Western gale blowing through Irish ranks

“They’re all Irish players to me”, said Joe Schmidt on Saturday evening.

Western gale blowing through Irish ranks

Maybe, but try telling that to anyone in Connacht’s rugby fraternity this week as they digest the import of Saturday’s Six Nations meeting with Italy: one which ended with five of their number wearing a different shade of green together for the first time.

There have been some churlish naysayers. Aren’t there always? Birth certificates stamped in Hawera in New Zealand, the Australian capital of Canberra, Paris, Barking and even Athlone have and can be used to poke holes in the feelgod factor.

Let’s not go there. Everyone knows that Connacht has always been home for Robbie Henshaw, for example, and it was only fitting that the centre got to be part of such an historic occasion alongside Kieran Marmion, Ultan Dillane, Finlay Bealham and Nathan White before joining Leinster.

The fact is that Schmidt’s assertion about how his squad’s provincial loyalties are meaningless is actually the ultimate compliment to the western body given affiliation to Connacht was a passport to the international wilderness for so long in the modern era.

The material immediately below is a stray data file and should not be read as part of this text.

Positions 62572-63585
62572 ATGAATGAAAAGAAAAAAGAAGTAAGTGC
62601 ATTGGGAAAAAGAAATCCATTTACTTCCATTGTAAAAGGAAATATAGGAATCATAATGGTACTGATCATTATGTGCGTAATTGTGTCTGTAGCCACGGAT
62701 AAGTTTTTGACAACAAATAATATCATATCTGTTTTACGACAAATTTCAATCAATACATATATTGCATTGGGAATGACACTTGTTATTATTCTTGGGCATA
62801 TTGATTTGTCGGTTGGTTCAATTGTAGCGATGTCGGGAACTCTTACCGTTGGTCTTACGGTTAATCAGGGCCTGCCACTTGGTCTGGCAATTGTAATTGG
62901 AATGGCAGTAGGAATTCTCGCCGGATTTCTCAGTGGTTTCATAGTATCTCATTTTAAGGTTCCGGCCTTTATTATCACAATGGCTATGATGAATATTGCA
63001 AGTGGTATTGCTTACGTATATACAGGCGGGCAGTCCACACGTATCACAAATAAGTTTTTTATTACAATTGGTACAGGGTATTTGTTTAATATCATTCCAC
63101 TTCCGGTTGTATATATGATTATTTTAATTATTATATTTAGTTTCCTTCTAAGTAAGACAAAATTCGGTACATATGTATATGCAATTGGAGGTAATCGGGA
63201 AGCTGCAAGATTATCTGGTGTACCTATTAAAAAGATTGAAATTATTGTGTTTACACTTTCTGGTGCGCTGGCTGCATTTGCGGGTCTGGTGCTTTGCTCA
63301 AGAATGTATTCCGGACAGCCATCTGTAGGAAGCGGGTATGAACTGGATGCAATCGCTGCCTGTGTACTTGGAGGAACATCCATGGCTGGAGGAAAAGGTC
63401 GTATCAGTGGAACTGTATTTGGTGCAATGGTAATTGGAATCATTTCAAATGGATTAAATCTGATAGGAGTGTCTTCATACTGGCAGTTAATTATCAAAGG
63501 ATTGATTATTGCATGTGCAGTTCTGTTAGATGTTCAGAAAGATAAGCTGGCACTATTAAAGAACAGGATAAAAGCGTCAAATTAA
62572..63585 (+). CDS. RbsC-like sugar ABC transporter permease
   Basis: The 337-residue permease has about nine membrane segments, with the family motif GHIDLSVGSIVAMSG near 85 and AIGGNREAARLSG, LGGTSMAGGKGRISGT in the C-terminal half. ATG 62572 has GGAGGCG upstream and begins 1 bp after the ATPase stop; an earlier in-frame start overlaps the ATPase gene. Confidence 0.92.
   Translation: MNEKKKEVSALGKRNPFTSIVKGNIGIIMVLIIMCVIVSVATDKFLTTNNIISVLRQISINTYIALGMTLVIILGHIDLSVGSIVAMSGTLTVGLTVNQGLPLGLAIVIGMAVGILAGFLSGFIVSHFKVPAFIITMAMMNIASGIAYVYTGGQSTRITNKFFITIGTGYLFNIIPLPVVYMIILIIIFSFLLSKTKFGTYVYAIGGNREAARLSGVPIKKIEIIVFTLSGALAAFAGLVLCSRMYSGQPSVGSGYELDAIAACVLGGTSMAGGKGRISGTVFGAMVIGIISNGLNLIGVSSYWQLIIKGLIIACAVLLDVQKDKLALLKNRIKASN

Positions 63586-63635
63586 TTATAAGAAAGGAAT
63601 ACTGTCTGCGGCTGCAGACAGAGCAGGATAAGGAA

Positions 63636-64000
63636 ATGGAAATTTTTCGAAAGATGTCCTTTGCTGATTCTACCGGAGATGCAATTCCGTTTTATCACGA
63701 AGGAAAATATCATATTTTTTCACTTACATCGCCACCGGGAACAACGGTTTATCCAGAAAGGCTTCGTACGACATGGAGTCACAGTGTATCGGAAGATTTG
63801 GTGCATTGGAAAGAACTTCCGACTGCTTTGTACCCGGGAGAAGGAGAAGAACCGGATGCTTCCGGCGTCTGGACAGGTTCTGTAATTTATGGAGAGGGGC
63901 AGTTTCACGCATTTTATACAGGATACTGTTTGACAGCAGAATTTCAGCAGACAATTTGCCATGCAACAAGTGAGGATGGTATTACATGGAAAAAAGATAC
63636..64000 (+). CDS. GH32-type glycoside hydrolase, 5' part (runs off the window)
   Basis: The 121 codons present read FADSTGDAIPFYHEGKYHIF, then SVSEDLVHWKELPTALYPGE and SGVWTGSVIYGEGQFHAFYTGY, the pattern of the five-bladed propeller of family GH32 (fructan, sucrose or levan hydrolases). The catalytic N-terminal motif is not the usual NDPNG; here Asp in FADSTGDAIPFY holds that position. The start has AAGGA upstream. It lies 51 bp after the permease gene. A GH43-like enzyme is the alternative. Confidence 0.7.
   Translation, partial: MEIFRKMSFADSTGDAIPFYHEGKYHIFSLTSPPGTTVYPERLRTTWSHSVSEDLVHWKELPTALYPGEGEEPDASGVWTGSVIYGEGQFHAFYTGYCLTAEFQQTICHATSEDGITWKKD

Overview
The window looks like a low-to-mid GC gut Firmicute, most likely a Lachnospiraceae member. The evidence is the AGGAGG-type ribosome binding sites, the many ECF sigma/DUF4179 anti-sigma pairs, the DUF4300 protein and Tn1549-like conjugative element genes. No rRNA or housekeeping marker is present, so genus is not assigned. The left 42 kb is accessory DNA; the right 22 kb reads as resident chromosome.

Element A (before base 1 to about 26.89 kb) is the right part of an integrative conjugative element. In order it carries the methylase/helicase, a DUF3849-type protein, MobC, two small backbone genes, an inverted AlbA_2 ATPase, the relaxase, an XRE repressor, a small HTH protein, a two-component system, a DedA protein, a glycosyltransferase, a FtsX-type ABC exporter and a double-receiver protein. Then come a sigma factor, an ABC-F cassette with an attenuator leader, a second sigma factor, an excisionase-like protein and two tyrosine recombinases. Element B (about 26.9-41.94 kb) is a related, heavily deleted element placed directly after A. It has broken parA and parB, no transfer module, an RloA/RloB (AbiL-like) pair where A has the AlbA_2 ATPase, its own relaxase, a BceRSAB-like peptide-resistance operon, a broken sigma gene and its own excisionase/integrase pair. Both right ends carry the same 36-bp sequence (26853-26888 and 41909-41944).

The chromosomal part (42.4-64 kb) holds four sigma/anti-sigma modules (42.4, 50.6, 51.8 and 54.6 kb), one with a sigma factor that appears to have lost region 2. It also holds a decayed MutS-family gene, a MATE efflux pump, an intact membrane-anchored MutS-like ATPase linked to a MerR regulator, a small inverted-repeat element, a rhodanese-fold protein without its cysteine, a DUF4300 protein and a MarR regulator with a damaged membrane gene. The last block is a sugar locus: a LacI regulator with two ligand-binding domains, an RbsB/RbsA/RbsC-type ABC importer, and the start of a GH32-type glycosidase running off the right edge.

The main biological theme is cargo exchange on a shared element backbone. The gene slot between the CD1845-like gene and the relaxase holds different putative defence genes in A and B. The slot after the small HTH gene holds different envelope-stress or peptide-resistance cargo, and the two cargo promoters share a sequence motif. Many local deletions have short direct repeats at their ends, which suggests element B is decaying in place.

“They’re still at the top of the Pro12,” said Schmidt. “Leinster might have a game in hand, but those two teams are right up there so therefore some of those players must be doing a good job and that’s reflected in some of the selections that were made.”

It’s all the more remarkable given it is just 13 years since the IRFU proposed shuttering the doors on the province entirely only for a march 2,000 people strong on the Lansdowne Road offices that helped secure a stay of execution and lay the foundations for today’s blossoming branch.

Marmion was still living in Brecon at the time and yet to encounter his teenage years by the time that drama played out, but he has witnessed the latter years of that transformation since arriving in Galway via the Exiles pathway in the UK back in 2012.

“Its credit to how Connacht have played this year and credit to Pat and the coaches there to be able to develop the players and push them on. Lads have seriously stepped up their game, there are more lads in Connacht pushing for places as well so in the future there will be more there as well.

Lads know they can get into the Irish team.

“In Connacht at the moment, if a lad gets injured, another one steps up, and it doesn’t make a difference for us and I think that’s huge for us going forward.”

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